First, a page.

I tried fro look up actor Justin and found about ten of them, but NOT Theroux. And that's just one example.
I did get fun out of some of the difficult clues, once I had enough crosses to get the word. Escalator, larynx
forget the others.

Zwhatever 4:10 PM  

@burtonkd & @TTrimble - Hmmmm… If THEROUX is pronounced like ROUX it would be threw in the towel. Not that I have any idea how Justin says his last name. (also, M-W says ROUX is pronounced with a “z” sound at it’s actual entry page, a pronunciation I’ve never heard in millennia of watching the Food Network)

Unknown 4:24 PM  

@JoeD, You can find full episodes of the Mary Tyler Moore show on YouTube. Last night, Rhoda talked Mary into joining The Better Luck Next Time Club where divorced singles could hook up. The women wanted to meet someone nice, the men showed up in campers. Mary and Rhoda were lying about being divorced so they could get the discount coupon for airfare to France. Wackiness ensues.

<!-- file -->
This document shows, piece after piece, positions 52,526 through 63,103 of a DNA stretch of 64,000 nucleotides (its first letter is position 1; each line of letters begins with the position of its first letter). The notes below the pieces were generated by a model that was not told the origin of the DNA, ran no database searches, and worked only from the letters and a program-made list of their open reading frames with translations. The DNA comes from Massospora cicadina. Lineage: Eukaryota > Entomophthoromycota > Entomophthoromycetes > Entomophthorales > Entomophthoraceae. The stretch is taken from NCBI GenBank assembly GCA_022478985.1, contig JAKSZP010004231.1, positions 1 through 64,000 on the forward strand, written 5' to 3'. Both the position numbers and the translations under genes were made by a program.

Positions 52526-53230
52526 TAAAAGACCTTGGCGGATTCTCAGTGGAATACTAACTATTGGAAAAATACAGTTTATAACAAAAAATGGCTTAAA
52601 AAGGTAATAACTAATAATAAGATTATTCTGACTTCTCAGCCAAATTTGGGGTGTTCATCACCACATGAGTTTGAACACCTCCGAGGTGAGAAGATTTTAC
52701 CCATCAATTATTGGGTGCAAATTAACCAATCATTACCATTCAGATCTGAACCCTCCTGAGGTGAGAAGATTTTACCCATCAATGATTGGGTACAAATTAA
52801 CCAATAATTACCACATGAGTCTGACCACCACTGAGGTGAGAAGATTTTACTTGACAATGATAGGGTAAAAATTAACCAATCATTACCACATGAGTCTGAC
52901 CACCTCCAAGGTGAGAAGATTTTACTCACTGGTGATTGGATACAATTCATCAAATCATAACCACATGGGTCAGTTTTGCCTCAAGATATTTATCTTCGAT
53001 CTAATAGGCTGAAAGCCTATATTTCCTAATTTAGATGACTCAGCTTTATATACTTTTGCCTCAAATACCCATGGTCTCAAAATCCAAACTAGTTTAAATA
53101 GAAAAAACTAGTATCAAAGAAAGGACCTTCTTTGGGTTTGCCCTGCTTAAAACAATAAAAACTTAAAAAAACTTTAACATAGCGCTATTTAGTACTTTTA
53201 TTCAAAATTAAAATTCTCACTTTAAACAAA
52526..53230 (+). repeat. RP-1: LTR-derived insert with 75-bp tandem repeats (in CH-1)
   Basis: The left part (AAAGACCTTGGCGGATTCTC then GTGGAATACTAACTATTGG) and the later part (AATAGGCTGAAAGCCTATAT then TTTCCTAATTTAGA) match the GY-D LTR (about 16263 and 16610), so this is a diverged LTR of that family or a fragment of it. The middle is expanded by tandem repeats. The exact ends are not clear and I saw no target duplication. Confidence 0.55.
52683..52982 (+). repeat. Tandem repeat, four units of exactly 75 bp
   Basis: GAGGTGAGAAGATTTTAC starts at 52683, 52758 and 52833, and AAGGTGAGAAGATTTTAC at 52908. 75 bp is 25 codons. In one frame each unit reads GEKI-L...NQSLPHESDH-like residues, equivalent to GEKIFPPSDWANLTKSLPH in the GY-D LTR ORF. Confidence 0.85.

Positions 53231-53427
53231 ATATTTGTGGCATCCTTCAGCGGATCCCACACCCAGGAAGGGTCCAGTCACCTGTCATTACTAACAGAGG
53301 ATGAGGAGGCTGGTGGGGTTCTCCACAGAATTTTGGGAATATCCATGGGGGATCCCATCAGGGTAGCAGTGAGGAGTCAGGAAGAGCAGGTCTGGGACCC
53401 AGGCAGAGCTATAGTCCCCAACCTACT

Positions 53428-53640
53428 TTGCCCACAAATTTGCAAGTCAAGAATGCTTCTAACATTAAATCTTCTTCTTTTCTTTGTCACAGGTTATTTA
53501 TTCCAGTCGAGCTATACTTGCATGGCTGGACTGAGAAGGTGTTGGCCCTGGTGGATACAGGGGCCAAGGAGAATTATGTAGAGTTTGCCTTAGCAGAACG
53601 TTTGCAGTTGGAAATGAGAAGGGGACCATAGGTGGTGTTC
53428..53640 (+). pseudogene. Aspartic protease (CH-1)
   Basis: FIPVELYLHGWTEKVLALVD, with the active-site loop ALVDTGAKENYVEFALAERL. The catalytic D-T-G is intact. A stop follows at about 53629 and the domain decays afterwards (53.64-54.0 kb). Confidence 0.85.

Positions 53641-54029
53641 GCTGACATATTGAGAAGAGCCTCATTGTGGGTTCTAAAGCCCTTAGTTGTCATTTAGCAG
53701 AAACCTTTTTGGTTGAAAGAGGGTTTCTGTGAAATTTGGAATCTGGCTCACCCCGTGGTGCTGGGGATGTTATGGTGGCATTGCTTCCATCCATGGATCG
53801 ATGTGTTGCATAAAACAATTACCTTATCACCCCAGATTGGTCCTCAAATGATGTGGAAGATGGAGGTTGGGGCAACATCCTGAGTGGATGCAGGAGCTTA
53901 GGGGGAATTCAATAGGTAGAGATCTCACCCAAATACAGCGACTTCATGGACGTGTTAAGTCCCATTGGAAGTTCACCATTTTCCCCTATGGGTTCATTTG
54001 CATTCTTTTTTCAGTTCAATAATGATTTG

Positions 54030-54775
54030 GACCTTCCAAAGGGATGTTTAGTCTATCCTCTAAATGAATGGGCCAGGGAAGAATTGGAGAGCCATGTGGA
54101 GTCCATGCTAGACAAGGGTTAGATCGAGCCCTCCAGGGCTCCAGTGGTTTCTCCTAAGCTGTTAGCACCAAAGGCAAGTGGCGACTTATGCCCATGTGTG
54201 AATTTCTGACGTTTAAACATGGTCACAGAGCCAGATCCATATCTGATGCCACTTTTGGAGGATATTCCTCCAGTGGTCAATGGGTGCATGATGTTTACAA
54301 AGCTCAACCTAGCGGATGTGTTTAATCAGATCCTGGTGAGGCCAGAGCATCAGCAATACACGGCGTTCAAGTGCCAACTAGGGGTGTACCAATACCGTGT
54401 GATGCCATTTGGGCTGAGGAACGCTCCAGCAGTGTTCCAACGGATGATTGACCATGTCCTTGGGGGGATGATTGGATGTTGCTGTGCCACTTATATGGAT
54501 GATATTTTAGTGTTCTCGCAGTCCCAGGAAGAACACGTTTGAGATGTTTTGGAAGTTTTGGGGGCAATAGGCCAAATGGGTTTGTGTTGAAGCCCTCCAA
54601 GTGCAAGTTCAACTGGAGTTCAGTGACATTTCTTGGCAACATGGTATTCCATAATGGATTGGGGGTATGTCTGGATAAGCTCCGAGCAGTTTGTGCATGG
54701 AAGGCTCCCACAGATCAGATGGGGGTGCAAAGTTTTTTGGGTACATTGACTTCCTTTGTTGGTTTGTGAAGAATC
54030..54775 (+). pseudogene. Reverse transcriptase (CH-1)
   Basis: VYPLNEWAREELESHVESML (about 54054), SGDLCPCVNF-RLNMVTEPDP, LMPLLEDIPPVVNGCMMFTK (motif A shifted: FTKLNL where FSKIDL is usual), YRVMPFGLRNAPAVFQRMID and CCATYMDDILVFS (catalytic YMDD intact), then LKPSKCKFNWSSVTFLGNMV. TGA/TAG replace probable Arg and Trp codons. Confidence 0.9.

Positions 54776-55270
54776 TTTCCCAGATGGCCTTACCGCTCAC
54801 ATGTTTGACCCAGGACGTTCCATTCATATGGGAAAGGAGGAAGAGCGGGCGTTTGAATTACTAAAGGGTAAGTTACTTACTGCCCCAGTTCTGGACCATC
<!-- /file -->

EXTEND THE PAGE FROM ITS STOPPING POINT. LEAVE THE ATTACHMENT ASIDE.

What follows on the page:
I'm hiding out in 1970. Very comfortable here, but depressing that the Beatles have broken up.

Anonymous 4:34 PM  

I looked up the Catholic Dictionary, which is US based, and it spells the bishop's headgear as MITRE. No Americanized spelling according to them at least.


Villager

Jerry Connelly 4:44 PM  

Maybe someone could explain to me what “in the towel” means with respect to being at the pool. You might be “on a towel”? Just not liking the sound of “Theroux in the towel” based on the clue.

Roo or Row? 4:51 PM  

@Z, on pronouncenames.com Justin’s name is said “thshwa row” for what it is worth. This is how I’ve heard it pronounced by peeps in the know on tv. First time I knew of him was the series The Leftovers. Very bizarre series about a certain percentage of the population on earth just disappearing…a “rapture” like scenario. I loved it, but it’s not for everyone.